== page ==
Volume 2 Issue 1

2018-12-27 Research Article

Canine Distemper Virus detection based in Hemaglutinine Gene as target in Reverse Transcriptase- Polymerase Chain Reaction

Abstract

Canine Distemper have become a major concern within the veterinary clinical work. Thus, the appearance of many cases of canine distemper in adult animals with their vaccination plan up to date has alarmed veterinarians. Many cases of canine distemper have become a major concern within the clinical veterinary task. The purpose of this work was to detect the gene of hemagglutinin of the virus canine distemper, by using the Polymerase Chain Reaction associated with Reverse transcription (RT-PCR), as confirmation of the clinical diagnosis of disease. For this, peripheral blood samples of animals were used clinically patients and were grouped according to their date of extraction and using vaccines commercial as control.

The results allow to demonstrate a high sensitivity of the technique, besides allowing the use of samples up to seven days of storage at 4°C, despite the fragility of RNA viral.

Detection of canine distemper virus haemagglutinin gene in field samples and its high sensitivity, suggests studying its use as a diagnostic tool complementary to the clinical diagnosis of canine distemper in our country.

Abstract Read Full Article HTML DOI: 10.29328/journal.ivs.1001012 Cite this Article

2018-11-01 Review Article

Review of Stereotactic and Neuronavigation Brain Biopsy Methods in the Dog

Abstract

Objective: To perform a review of brain biopsies in the canine species and determine if it is possible to compare the stereotactic and neuronavigation results.

Method: A search was performed in NCBI’s PubMed database for stereotactic or neuronavigational canine brain biopsy publications and articles which met at least one of the inclusion criteria and not any of the exclusion criteria were selected. The inclusion criteria were: 1) assessment of the specificity of the biopsy, 2) assessment of system accuracy, 3) assessment of the biopsy results, and 4) duration of the procedure.

Results: Only one article met all the inclusion criteria. Eleven articles that partially met the criteria were used for comparison. Authors used different stereotaxic methods and two used neuronavigation equipment. The authors of the stereotactic studies either adapted devices from human medicine or developed their own devices; the level of accuracy was variable (errors of 0.0 mm to 5.1 mm), and the two articles that used animals with spontaneous lesions had a diagnostic specificity rate higher than 90 percent. The accuracy of the neuronavigation studies was approximately 3.3 mm; however, no live animals were used.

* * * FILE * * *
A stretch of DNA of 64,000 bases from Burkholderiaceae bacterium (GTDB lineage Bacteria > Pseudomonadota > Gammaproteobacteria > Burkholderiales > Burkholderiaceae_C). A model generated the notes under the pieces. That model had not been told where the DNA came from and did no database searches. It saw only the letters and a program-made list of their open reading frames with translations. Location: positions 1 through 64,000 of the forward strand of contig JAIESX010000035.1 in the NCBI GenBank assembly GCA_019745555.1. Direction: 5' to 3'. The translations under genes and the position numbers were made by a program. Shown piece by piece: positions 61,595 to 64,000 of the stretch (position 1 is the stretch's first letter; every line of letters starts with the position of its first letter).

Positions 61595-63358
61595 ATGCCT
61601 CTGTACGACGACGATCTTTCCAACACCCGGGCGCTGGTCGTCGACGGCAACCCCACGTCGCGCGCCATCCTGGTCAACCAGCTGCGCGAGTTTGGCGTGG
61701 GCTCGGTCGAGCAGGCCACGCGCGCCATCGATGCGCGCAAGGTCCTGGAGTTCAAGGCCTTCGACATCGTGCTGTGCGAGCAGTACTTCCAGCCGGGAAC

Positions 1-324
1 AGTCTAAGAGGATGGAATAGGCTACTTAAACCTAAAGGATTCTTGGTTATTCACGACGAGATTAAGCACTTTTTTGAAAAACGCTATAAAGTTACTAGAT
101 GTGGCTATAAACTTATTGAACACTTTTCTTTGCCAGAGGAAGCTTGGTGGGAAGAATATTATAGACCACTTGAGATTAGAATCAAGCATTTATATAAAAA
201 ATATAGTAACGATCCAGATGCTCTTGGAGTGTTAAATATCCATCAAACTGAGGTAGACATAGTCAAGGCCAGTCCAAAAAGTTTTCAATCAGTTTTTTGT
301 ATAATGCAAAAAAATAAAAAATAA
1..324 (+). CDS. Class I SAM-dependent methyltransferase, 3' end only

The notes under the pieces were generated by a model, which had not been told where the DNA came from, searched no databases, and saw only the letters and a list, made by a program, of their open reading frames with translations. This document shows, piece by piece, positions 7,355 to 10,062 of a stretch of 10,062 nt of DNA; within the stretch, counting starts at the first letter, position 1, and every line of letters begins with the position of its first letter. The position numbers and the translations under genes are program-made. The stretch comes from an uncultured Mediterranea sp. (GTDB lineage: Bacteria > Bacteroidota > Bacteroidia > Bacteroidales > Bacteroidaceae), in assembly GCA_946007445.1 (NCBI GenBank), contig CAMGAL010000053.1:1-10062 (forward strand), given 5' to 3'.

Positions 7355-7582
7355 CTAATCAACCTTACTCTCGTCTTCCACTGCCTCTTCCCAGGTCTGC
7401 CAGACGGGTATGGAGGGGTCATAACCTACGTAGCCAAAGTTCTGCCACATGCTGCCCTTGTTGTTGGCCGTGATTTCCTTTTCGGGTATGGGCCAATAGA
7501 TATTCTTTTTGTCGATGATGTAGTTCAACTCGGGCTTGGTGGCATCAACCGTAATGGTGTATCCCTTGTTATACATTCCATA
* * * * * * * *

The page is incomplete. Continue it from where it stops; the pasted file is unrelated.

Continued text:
Conclusions: It was not possible to properly compare stereotactic and neuronavigation techniques. To do so, the methodologies and the assessed parameters need to be standardized.

Abstract Read Full Article HTML DOI: 10.29328/journal.ivs.1001011 Cite this Article

2018-10-19 Review Article

Does Veterinary Science have a future in Australia?

Introduction

Although the veterinary art has been practiced since antiquity, the modern era began in the 18th century with the establishment of the discipline of “Veterinary Science” at universities. In the 19th century, veterinary education began in Australia with Kendall’s private veterinary school in 1888 [1].In 1909, a Veterinary Faculty was established at the University of Melbourne and Kendall’s school was incorporated into it. In 1910, a second faculty was established at the University of Sydney and in 1936, a third was established at the University of Queensland [2-4]. A fourth school was established at Murdoch University in Western Australia (WA) in 1974 [5].

In the first decade of the 21st century, three new veterinary schools were established; one at Charles Sturt University (2005), a second at James Cook University (2006) and the third at the University of Adelaide (2008). Australia now has more veterinary schools per capita of any Western Nation [6-8]. In Australia, veterinary science graduates serve in private practice, government service, academia and industry. Those in practice serve the animal-owning public and charge a fee-for-services rendered, whilst the others serve the purpose of the institution employing them and receive a salary for doing so.